Know When to Fold ‘Em

IMG_7187-1

I’ve always wrestled with fractions.  For as long as I can remember.  You see, I missed a single day of elementary school in the 4th grade.  And I am convinced that the entirety of human knowledge regarding fractions was conveyed to my John T. Roberts classmates in the course of that single, fateful day.  When I returned to school the following morning, my health apparently restored, the Good Ship Fractions had long since left port. Off in the distance, eight of the three topsails dipped low on the horizon.  Then she disappeared completely into the water, which covers 12/7ths of the earth’s surface, as I understand it.

Clearly, I picked exactly the wrong day for a stomach bug.  

A similar phenomenon transpired on a handful of other occasions, whereby I would somehow completely miss out on something that at one time seemed — and on occasion still seems — important.  Video games. I missed that boat, too.  Zero interest.  Maybe I had the flu or just overslept on the morning my neighborhood buddies gathered around a big Zenith TV and lost themselves in the novelty of “Asteroids.” And it’s too late for me now to develop an affinity. Both of my sons would spend way too many hours glued to one violent video game or another if given free reign.  But we don’t give them free reign.  We frequently hide the game controllers in anger. And more often than not (equating to 13/101th of the time, by my calculations), we cannot find the controllers ourselves after our anger has dissipated.

Same deal with playing cards. If I catch a whiff of an imminent rainy day suggestion of a game of “Bob’s Hat,” I experience a visceral, Pavlovian reaction. I slink off in the opposite direction, avoiding eye contact or feigning sudden interest in a television show in another room.  I can’t imagine that my 4th grade teacher revealed the wonders of Texas Holdem to my wide-eyed schoolmates during his “Fractions 101” lesson while I wiped my nose raw at home. But he might have.   That possibility could indeed explain why I have such a deep aversion to playing cards.  Even now, I feel mildly nauseated upon spying an errant card lying at the bottom of our kitchen junk drawer.  My knees buckle as I reflexively clutch the counter to avoid losing consciousness.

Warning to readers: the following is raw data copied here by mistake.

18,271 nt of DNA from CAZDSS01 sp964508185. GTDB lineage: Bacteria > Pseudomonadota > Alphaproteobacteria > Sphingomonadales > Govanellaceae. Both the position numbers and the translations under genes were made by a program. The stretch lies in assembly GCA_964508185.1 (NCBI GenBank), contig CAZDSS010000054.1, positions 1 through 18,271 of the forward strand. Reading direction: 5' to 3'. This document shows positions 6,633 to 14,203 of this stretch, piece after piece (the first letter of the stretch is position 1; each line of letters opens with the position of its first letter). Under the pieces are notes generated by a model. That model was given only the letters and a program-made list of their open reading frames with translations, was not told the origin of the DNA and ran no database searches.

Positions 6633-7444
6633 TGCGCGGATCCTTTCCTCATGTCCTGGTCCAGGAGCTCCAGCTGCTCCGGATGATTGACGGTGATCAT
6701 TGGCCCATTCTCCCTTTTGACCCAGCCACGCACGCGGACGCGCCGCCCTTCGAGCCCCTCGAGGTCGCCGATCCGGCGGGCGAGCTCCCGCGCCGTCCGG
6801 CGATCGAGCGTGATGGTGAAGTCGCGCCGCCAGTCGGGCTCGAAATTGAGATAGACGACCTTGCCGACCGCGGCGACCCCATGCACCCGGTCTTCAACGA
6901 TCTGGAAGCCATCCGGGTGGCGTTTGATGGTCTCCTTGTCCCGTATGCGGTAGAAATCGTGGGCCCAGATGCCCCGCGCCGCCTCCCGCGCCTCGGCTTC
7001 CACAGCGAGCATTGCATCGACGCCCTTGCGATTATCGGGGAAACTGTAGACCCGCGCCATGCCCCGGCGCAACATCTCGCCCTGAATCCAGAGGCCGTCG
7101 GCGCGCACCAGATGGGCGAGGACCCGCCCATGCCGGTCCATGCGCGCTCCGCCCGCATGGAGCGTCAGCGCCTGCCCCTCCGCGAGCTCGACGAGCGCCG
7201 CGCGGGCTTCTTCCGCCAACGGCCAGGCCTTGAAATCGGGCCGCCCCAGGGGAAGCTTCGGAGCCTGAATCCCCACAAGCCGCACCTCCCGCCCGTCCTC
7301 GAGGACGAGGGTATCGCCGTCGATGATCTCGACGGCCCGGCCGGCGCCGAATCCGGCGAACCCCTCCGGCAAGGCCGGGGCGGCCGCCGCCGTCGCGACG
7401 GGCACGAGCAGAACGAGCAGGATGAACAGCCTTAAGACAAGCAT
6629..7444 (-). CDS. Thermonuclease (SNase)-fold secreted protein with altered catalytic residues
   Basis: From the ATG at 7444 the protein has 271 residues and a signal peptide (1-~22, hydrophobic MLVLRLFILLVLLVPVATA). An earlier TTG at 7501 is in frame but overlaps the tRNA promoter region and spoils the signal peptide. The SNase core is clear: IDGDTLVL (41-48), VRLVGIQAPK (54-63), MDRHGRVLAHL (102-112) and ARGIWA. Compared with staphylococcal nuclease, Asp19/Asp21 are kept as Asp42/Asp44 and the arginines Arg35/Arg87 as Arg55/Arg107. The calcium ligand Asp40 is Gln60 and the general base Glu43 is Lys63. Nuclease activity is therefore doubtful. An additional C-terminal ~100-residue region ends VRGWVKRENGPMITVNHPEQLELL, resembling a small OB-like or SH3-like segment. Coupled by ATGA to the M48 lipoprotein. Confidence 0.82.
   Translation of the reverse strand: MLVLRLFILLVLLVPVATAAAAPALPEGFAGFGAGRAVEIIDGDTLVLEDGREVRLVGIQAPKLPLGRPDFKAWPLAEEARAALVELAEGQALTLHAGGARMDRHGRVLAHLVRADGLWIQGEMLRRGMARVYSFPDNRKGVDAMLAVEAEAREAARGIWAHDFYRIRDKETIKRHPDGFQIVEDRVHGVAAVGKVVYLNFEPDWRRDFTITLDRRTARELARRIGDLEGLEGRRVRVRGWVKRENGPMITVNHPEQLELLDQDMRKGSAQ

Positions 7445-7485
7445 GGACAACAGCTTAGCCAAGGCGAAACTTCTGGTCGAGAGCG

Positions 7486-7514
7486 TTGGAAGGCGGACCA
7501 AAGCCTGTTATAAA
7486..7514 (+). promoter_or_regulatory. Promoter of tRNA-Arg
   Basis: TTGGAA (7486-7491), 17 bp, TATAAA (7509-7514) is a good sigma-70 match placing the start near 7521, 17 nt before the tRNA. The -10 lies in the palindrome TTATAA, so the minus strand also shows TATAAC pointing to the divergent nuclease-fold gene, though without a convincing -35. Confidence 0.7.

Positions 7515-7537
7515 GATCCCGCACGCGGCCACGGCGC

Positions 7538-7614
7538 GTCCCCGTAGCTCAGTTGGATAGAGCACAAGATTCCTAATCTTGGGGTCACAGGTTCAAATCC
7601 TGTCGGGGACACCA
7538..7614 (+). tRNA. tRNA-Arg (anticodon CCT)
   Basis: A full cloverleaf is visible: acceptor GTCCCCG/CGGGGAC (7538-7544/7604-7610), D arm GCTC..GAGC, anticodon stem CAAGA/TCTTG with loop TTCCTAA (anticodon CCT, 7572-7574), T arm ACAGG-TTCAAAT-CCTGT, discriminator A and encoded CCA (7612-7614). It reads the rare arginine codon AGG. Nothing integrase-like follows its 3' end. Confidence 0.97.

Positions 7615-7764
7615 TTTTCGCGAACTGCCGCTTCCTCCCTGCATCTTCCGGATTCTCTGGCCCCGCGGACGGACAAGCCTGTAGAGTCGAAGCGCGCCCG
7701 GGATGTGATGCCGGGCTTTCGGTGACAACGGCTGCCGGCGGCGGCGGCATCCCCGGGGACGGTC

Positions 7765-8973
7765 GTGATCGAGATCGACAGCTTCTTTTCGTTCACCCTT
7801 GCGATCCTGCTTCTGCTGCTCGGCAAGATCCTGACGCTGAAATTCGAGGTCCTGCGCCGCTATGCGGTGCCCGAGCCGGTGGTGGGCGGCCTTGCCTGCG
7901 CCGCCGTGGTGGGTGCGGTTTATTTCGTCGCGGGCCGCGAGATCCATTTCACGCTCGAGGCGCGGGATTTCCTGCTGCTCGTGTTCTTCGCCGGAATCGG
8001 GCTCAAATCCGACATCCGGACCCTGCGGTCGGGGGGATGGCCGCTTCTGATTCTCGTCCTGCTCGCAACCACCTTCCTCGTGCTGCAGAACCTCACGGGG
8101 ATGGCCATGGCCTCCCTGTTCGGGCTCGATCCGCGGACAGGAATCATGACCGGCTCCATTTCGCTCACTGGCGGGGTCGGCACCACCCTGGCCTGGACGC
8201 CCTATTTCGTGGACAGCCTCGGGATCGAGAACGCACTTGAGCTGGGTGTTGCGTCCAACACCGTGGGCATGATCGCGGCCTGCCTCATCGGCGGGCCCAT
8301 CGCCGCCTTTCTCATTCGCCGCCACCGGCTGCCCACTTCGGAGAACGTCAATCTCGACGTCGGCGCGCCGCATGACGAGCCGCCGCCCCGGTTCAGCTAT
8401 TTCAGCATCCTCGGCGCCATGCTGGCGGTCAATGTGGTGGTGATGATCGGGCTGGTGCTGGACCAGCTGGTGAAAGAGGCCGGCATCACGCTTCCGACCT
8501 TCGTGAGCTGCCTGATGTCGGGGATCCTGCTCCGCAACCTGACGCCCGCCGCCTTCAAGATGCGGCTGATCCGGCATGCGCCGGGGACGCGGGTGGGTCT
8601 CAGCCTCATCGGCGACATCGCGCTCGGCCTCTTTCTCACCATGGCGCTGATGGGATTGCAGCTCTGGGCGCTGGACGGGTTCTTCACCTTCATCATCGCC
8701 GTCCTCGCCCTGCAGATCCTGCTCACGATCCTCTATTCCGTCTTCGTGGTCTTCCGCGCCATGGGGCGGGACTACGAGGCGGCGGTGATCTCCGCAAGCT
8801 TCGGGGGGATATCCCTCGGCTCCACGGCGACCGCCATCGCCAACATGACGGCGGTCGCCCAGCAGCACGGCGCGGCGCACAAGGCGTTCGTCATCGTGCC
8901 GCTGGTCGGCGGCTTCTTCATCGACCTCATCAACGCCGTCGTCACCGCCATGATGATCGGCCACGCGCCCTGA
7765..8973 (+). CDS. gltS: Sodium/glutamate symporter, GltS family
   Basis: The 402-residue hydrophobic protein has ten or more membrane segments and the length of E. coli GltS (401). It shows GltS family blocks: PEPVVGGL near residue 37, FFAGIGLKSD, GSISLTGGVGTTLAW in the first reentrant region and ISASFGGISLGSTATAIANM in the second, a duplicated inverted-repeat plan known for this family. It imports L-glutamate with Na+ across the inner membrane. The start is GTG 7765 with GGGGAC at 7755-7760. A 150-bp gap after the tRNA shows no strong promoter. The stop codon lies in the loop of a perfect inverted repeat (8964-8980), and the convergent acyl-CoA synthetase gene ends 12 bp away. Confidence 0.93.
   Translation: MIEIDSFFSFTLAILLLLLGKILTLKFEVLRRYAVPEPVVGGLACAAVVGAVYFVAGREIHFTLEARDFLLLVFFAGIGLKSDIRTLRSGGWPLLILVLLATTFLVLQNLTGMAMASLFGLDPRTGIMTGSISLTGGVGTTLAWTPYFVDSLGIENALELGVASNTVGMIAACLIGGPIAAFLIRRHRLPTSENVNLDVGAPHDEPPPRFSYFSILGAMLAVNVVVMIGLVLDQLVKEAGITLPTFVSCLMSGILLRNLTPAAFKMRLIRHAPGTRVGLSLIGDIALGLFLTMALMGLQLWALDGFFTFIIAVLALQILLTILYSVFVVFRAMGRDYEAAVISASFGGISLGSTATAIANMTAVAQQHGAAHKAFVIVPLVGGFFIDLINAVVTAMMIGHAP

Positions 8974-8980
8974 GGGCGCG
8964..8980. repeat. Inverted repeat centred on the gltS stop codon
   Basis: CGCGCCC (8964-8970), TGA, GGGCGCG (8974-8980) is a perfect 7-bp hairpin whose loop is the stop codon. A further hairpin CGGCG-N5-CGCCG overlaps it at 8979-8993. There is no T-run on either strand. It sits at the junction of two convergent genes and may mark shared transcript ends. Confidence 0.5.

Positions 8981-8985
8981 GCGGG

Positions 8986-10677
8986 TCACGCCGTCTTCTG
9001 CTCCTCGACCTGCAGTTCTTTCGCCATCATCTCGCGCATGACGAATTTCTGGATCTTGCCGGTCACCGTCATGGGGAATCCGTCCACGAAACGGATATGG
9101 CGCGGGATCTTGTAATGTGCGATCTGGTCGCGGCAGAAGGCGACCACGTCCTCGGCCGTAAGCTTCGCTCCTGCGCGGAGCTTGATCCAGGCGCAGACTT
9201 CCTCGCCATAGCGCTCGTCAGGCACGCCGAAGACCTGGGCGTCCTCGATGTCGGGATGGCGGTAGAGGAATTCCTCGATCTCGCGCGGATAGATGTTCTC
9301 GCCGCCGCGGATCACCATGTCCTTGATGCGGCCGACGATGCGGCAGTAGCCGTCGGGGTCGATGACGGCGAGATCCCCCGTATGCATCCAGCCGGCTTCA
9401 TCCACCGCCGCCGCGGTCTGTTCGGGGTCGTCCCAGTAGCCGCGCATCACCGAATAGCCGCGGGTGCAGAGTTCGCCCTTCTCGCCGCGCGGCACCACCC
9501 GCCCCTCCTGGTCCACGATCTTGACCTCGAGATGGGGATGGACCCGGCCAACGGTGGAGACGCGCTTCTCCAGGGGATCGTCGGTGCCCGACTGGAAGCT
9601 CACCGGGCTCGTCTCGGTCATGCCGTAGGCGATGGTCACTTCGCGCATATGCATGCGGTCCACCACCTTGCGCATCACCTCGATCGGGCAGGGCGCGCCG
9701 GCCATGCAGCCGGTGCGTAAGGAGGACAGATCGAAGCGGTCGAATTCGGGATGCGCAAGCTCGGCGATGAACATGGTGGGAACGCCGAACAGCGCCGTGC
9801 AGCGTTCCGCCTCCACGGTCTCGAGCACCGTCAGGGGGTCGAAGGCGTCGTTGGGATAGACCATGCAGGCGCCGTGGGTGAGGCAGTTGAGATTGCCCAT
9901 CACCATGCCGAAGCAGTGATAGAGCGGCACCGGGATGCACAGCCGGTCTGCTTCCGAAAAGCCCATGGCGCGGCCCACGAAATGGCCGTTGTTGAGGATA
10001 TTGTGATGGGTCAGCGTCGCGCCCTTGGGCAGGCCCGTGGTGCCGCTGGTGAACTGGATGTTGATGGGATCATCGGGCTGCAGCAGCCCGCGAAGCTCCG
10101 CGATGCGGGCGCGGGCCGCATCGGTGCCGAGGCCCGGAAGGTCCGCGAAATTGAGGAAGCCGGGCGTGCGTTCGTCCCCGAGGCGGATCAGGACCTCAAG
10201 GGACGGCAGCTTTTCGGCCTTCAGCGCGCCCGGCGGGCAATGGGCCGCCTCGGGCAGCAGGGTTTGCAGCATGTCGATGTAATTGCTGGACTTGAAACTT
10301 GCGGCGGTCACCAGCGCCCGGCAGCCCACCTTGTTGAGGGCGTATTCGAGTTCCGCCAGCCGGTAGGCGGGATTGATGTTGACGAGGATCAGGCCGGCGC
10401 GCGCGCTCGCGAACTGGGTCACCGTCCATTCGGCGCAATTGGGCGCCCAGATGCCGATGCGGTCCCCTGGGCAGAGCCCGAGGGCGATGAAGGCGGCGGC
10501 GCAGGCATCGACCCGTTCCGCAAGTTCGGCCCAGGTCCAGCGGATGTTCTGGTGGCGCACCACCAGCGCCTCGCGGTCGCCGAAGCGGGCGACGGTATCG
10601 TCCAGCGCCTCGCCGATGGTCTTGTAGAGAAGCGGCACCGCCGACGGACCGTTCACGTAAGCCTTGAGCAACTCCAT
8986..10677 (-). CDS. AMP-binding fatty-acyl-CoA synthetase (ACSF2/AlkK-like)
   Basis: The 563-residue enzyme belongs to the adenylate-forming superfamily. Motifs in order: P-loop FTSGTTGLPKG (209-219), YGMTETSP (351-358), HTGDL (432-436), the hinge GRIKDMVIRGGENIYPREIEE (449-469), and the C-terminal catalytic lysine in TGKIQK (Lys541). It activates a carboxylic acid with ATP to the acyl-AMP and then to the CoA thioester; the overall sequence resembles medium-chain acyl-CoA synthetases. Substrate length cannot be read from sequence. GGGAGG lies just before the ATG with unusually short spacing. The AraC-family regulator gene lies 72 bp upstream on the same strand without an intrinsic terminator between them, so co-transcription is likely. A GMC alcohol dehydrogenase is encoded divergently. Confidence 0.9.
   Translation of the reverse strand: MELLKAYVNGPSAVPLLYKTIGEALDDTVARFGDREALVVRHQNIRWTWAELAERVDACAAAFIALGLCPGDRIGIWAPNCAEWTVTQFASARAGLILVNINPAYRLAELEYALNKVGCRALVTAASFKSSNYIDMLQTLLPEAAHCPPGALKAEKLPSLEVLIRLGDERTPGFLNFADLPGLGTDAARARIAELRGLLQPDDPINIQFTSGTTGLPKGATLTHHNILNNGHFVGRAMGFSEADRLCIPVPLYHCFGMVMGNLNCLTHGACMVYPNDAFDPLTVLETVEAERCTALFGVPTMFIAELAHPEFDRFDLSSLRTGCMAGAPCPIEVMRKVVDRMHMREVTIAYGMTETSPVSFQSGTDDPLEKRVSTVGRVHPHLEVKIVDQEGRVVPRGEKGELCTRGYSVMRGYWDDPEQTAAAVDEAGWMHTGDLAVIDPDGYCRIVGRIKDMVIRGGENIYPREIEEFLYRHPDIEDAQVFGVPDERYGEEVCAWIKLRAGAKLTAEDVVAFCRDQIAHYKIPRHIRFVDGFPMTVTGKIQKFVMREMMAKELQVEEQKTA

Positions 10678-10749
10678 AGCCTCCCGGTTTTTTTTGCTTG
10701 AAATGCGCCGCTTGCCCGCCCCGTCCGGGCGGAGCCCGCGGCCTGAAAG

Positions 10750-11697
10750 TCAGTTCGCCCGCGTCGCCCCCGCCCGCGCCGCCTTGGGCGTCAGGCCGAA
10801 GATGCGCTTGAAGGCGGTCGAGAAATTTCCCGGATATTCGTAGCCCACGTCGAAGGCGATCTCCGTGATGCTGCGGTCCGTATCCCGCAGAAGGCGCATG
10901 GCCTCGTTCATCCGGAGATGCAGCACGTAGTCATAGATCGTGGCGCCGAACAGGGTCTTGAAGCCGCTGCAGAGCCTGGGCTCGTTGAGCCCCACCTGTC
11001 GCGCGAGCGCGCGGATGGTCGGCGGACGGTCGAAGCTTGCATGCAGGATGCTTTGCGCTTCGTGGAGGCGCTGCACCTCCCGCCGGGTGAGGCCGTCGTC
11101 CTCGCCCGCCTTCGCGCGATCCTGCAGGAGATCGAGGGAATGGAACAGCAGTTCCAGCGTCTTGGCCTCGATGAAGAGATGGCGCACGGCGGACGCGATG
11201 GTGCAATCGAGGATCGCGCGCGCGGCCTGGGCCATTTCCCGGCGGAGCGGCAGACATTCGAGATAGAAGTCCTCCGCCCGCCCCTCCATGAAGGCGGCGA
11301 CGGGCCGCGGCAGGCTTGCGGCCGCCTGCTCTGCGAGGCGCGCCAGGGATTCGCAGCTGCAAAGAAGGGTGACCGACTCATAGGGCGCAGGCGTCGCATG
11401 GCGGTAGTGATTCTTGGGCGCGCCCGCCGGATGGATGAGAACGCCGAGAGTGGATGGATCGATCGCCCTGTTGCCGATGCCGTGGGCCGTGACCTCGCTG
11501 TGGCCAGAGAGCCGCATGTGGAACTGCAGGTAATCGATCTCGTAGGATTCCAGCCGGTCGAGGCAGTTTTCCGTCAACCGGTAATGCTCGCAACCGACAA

On the plus side, that stomach bug during the winter of 1977 likely spared me from a life of compulsive gambling.  Note to readers: I am in no way implying or suggesting that the lads with which I just spent 3 days in Vegas are compulsive gamblers.  On the contrary, they appear remarkably well-adjusted and properly-perspectived. To my knowledge, for example, none of my college buddies hocked gold-capped molars for one last hand of Pai Gow. Nor am I suggesting anybody had gold teeth, by the way.  I don’t really know, but I don’t think so.  Rather, I am merely reporting that I would definitely be a compulsive gambler but for my complete ignorance regarding how fractions work.  I have a feeling I would gladly pawn 39/32 of my dental fillings for just one more throw of the die.  Crazed look in my eyes and a huge smile with no teeth. 

Here I was, completely surrounded by a sea of legal wagering.  On college basketball games.  Spreads and over unders or under overs. On the pull of a one armed bandit’s lever. On which of us would next disappear, surreptitiously sneaking off to our hotel room for a much-needed midday nap. And I abstained.  Not from the napping part.  I am a gifted napper.  From the gambling part.  I literally wagered nothing.  Not because I am too good for it.  Because I am not good enough for it.  And for me, that is a good thing. 

Thanks for reading. 

5 comments

Leave a Reply

Fill in your details below or click an icon to log in:

WordPress.com Logo

You are commenting using your WordPress.com account. Log Out / Change )

Twitter picture

You are commenting using your Twitter account. Log Out / Change )

Facebook photo

You are commenting using your Facebook account. Log Out / Change )

Google+ photo

You are commenting using your Google+ account. Log Out / Change )

Connecting to %s